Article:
Under the FTC's guidelines, high concentration is problematic because it limits options health plans have when contracting with physicians. Were that the story the FTC presented, and the court found, the argument would make sense. But the court went in a different direction.
The court found that the affiliation with St. Luke's would enable Saltzer to obtain higher reimbursement rates – not because of the elimination of competition between St. Luke's primary care physicians and Saltzer's primary care physicians – but because it is a large health system, with hospitals in other parts of Idaho (notably, not Nampa), and could therefore pressure health plans to increase reimbursement rates. Put simply, it reflects the "big is bad" mentality that the U.S. Supreme Court has eschewed in antitrust jurisprudence since the 1980s.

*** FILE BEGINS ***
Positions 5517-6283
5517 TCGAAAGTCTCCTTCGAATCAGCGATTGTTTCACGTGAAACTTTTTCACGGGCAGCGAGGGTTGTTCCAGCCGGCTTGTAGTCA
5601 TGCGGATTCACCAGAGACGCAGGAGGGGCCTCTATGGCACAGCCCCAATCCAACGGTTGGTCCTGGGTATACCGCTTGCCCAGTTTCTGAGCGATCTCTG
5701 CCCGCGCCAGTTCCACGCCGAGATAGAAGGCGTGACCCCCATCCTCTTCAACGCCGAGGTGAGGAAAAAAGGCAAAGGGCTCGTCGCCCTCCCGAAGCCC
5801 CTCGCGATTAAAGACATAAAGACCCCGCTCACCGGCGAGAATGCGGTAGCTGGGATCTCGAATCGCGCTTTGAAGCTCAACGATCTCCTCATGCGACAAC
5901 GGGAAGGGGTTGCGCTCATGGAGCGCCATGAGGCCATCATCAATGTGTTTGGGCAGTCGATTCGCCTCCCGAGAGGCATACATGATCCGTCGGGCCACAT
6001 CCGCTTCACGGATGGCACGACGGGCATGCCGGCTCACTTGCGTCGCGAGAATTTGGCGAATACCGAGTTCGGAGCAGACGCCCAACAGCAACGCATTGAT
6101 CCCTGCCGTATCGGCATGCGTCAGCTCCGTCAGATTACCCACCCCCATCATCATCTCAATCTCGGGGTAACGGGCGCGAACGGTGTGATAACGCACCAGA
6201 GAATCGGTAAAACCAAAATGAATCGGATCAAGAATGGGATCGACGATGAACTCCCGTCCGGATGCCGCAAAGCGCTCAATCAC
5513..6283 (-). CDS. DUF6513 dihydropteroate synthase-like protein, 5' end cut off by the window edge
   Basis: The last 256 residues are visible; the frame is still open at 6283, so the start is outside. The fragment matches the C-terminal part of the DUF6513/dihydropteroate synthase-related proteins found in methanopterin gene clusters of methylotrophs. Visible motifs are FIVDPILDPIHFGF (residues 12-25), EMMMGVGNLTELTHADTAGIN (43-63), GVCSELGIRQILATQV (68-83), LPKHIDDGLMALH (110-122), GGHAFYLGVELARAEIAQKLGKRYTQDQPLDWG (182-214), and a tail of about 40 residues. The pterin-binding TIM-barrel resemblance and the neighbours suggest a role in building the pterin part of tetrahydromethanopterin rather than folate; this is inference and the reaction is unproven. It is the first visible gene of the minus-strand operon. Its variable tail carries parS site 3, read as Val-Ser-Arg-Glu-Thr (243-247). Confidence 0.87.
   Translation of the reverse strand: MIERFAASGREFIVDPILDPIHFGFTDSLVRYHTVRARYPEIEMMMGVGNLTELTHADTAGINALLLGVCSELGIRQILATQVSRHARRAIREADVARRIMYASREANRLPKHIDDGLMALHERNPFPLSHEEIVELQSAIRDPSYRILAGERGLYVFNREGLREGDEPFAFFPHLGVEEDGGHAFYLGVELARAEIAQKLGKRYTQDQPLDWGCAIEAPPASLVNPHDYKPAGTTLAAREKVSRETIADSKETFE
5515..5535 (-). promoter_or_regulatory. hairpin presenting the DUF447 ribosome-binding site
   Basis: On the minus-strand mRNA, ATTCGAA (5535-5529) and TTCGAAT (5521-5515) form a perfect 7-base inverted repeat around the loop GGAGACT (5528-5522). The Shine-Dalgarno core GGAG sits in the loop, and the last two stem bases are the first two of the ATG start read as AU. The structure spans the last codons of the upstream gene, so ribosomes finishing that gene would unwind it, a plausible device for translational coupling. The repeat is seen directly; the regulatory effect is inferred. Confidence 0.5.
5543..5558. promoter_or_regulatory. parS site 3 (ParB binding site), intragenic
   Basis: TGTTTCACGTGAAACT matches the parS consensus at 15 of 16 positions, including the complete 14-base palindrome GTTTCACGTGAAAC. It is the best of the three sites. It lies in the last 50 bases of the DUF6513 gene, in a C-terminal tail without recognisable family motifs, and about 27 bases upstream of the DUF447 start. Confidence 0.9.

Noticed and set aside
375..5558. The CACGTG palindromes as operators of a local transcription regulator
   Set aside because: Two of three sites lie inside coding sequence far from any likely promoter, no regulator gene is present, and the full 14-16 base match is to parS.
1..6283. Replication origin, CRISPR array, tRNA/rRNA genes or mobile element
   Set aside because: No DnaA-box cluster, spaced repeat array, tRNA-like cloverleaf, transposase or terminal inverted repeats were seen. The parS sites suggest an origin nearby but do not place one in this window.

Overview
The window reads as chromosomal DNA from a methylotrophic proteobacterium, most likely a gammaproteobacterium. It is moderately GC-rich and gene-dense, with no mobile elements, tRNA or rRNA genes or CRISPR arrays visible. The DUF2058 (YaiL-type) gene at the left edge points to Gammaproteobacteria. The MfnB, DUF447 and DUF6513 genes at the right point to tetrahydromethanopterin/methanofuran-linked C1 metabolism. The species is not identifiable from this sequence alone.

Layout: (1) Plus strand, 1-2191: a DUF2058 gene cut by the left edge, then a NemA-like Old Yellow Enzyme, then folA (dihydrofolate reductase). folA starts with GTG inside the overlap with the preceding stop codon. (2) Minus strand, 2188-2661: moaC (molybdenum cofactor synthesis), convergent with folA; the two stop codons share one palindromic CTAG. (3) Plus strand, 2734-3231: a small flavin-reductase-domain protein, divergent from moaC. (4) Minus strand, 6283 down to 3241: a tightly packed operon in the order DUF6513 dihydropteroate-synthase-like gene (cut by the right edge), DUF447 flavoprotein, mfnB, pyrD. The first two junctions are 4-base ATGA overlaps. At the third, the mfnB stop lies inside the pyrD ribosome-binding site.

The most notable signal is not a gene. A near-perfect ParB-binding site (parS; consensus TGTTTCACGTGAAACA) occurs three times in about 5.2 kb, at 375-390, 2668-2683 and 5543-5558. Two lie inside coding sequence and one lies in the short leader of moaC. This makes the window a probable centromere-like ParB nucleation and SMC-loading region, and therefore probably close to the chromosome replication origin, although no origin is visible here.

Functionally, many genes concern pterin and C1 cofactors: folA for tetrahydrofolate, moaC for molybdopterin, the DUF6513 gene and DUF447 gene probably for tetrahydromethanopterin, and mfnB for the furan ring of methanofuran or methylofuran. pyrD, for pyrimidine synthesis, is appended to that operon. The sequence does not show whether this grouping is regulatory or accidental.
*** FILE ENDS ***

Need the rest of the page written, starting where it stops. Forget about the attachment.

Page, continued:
The court did, of course, rely on market share figures in a variety of forms to conclude that St. Luke's and Saltzer were not just competitors, but each other's closest competitor in negotiating physician contracts with health plans. But the court did not cite documentary evidence, or even testimony, showing that any health plan had considered forgoing contracting with one in favor of the other based on price or other considerations. The court simply said that, because Saltzer had so many physicians, if a health plan chose not to contract with St. Luke's, many patients would end up at Saltzer. And if a health plan chose not to contract with Saltzer, about a third would be diverted to St. Luke's. But such "diversion ratios," as they are called, are really nothing more than market share statistics presented under a different rubric. They do not establish that St. Luke's small presence in Nampa actually exerted a competitive constraint on Saltzer, or vice versa.